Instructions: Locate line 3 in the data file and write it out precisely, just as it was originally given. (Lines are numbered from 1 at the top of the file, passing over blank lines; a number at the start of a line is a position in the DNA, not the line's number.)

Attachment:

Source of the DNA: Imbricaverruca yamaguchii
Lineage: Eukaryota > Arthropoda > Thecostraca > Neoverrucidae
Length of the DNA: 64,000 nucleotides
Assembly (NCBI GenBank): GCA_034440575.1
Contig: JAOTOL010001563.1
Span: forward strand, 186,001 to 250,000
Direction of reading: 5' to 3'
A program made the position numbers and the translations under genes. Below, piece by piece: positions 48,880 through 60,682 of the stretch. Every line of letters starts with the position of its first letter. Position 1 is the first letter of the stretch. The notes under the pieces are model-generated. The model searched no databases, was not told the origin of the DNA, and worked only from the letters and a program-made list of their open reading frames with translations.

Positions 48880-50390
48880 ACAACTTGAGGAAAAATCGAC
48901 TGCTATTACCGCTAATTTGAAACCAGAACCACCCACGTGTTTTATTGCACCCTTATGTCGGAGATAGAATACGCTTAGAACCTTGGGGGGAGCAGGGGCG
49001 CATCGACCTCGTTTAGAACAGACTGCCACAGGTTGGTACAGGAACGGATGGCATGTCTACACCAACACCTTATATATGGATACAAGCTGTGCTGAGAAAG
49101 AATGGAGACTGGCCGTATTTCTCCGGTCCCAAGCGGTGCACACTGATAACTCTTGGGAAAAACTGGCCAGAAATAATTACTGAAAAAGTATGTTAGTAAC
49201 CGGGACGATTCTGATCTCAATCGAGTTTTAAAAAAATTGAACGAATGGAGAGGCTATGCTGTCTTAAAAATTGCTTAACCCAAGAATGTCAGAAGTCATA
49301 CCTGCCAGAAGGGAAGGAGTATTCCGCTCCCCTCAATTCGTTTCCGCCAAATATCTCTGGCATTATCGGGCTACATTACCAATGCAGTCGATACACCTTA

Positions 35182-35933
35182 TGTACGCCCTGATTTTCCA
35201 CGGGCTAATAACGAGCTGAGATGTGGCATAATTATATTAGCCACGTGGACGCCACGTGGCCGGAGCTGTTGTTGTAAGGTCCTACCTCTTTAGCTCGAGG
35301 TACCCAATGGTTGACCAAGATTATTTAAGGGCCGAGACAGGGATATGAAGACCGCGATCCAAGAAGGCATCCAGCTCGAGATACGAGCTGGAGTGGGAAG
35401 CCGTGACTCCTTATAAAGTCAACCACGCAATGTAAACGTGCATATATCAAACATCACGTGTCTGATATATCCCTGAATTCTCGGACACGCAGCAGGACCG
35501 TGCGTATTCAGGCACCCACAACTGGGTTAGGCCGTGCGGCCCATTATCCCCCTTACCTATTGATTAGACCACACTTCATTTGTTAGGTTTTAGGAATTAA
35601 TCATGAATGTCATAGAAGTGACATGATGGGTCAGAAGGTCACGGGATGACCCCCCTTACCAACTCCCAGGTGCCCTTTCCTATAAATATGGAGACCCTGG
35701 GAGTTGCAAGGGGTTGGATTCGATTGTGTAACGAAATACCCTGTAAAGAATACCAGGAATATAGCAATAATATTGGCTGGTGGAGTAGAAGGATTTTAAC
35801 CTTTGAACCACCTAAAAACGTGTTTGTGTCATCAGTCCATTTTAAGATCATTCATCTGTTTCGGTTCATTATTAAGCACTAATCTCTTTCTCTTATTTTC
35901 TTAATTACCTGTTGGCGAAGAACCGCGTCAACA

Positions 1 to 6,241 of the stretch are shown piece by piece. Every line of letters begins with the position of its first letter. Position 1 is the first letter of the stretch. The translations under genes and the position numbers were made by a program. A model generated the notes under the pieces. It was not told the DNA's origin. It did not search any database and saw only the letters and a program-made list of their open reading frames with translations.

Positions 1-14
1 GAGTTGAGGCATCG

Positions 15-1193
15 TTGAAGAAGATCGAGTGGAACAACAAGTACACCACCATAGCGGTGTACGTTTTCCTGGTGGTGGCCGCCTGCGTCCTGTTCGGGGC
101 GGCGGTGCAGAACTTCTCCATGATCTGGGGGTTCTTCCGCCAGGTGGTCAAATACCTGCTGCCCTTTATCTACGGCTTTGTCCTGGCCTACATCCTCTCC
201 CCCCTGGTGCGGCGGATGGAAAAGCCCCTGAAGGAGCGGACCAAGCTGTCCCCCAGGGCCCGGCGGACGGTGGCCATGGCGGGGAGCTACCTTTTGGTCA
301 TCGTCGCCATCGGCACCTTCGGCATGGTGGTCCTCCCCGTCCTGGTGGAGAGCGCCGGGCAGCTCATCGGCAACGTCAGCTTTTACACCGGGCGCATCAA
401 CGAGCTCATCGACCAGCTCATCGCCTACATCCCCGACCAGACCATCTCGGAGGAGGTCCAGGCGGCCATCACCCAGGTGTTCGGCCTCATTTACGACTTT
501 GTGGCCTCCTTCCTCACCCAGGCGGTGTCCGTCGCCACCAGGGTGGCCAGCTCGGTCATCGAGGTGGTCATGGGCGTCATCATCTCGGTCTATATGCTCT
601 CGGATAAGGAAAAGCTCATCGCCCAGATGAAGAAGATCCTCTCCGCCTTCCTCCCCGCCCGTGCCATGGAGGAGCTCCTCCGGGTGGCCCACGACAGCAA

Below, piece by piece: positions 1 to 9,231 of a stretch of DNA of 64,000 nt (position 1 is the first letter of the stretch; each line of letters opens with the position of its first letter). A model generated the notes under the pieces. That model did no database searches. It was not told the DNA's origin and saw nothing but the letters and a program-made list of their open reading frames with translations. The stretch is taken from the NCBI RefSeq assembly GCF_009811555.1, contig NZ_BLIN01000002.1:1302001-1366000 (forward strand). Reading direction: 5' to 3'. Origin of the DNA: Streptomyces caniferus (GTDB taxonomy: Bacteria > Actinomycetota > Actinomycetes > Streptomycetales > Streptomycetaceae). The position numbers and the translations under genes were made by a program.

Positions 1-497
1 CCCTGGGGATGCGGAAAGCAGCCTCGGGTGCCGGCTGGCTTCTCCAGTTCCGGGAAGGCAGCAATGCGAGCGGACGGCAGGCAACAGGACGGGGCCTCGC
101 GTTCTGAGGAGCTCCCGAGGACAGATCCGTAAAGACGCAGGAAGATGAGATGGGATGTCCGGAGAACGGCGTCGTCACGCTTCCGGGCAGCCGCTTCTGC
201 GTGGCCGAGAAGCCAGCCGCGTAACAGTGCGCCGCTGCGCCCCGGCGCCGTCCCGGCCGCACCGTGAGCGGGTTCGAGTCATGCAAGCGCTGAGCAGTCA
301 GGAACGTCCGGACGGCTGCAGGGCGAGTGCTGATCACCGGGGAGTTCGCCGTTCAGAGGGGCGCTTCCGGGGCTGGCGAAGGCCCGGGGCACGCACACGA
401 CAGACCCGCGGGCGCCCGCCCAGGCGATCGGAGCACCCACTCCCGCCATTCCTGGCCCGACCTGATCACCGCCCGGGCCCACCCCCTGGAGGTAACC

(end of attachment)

Length of the DNA: 64,000 nucleotides